On the 24th of November, Amnesty Fremantle held their inaugural Beats for Bravery event. In the picturesque courtyard of the Fremantle Arts Centre, talented local musicians and artists came together to stand up for human rights.
The event was comprised of two parts; the first was a concert, with amazing performances from 5 local musicians including Grievous Bodily Calm and Lucy Peach, all who donated their time and dedicated their performances to the work that Amnesty continues to do for human rights.
In addition to the concert, there was a silent auction of eight artworks, generously donated by artists, varying from abstracts from David Spencer and Jo Darbyshire, to crochet and ceramic sculptures by Holly O’Meehan. Our philanthropy manager, Chamira Gamage, came from Sydney to run a special pre-event mixer for some of our donors. With event-goers placing bids throughout the evening, combined with our entry donations and raffle ticket sales, we were able to raise thousands of dollars to go towards continuing Amnesty International’s research into human rights abuses around the world.
Beats for Bravery was a celebration of the 70 year anniversary of the Universal Declaration of Human Rights, which enshrined the inalienable rights of all people. However, it was also an opportunity for the Fremantle community to stand up for, and stand up with, brave human rights defenders.
We used the evening as an opportunity to take action for Amnesty’s Write for Right campaigns, focusing specifically on the case of Nonhle Mbuthuma. Nonhle is a South African activist, campaigning for her ancestral land rights against a Perth-based titanium mining company. This case resonated well in the Fremantle area, as there are a vast number of environmental activists in the community. Our guest speaker for the event was Kate Kelly, a local conservationist and convenor of the Save Beeliar Wetlands, Rethink the Link and Clean State campaigns. She observed that “environmental and human rights, and access to them, are standards against which we can measure the integrity of civil society and democratic progress”, as she spoke on her experience in the environmental activism space.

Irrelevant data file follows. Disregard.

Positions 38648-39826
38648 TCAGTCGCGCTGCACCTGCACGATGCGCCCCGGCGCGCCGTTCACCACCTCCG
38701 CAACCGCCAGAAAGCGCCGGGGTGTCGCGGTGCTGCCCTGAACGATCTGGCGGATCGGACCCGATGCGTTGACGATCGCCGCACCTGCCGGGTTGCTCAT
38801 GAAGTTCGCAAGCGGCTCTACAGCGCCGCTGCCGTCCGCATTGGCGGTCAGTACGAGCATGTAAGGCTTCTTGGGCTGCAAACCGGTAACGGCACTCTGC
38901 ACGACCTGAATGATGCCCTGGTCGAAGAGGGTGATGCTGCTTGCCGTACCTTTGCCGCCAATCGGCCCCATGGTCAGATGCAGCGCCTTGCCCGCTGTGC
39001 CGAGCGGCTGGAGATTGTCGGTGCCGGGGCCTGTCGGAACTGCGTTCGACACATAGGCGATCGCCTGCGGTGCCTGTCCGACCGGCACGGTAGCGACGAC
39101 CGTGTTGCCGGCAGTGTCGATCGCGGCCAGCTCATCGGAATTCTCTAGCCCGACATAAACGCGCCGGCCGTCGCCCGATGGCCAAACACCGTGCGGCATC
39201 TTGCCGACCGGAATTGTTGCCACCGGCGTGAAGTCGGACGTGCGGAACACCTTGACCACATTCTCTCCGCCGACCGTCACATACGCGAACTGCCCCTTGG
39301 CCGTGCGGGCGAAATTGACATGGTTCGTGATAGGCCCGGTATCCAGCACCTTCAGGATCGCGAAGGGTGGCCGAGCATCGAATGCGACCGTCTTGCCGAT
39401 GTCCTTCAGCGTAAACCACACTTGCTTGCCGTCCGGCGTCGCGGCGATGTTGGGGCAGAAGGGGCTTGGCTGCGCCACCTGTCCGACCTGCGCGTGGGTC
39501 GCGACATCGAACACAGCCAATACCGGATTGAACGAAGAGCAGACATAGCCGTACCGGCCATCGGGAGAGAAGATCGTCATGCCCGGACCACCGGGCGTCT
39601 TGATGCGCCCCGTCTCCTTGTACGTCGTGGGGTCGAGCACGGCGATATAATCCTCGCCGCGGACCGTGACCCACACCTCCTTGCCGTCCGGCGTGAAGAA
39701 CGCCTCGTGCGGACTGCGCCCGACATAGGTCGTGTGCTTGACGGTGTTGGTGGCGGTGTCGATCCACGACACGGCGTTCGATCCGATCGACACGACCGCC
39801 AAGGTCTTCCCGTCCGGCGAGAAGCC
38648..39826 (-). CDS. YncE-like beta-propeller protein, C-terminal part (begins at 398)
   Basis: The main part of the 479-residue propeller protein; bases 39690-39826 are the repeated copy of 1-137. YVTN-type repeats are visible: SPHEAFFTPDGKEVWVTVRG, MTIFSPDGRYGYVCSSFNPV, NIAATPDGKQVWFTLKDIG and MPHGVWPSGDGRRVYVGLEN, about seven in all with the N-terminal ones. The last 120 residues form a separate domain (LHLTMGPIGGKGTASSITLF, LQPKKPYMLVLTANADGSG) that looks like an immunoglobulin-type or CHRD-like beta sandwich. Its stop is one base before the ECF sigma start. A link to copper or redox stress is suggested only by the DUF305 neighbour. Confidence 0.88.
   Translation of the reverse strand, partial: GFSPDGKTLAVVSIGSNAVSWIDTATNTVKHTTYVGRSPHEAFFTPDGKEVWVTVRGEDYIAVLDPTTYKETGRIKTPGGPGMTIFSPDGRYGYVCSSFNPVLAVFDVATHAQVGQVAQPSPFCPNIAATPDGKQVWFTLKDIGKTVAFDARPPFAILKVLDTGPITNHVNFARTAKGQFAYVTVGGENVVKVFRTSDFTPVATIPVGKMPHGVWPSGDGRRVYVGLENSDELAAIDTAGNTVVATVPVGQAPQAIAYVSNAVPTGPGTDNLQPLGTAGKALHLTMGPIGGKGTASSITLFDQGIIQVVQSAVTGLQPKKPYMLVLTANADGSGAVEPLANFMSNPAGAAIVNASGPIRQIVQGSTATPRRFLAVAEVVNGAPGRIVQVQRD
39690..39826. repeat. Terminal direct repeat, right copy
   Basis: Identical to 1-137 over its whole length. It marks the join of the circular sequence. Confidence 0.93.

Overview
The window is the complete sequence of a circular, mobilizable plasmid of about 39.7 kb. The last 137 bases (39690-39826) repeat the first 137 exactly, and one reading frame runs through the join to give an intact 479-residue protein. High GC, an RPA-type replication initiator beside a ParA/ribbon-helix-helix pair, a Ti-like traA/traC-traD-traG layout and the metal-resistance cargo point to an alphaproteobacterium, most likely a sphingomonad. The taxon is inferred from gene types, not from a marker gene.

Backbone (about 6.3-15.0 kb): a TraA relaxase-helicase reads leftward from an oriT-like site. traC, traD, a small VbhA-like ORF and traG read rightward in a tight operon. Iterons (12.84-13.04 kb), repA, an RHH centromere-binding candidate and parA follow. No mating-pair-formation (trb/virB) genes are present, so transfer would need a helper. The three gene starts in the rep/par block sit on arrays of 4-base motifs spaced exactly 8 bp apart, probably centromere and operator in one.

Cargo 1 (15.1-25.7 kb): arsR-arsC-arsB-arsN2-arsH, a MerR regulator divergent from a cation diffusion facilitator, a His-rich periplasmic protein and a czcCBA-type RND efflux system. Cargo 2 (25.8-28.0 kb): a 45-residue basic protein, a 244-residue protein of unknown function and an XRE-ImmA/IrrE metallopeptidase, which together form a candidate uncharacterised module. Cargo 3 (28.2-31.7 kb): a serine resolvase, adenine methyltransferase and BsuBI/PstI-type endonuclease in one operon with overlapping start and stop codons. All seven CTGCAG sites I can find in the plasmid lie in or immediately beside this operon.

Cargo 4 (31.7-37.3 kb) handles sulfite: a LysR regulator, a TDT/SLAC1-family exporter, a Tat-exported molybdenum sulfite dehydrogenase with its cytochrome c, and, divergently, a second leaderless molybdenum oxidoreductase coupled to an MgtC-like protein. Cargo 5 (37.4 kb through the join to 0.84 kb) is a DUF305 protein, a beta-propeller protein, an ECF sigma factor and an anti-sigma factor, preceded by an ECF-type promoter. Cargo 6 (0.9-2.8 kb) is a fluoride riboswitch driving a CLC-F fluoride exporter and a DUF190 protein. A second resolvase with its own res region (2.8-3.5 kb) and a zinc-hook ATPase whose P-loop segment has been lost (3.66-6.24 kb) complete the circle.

Beats for Bravery was opened with an address from Fremantle Mayor Brad Pettitt, who spoke to the welcoming nature of the Fremantle community, and its reputation for creating progressive changes towards equality and diversity. Amnesty’s own Community Organizing manager Sarah Gooderham inspired attendees to action- resultantly, over 85% of attendees took action for our Write for Rights campaign.
We couldn’t have put this event on without the work of our amazing volunteers, both from within our existing activist group and also some new recruits, whose effort made this night the success that it was!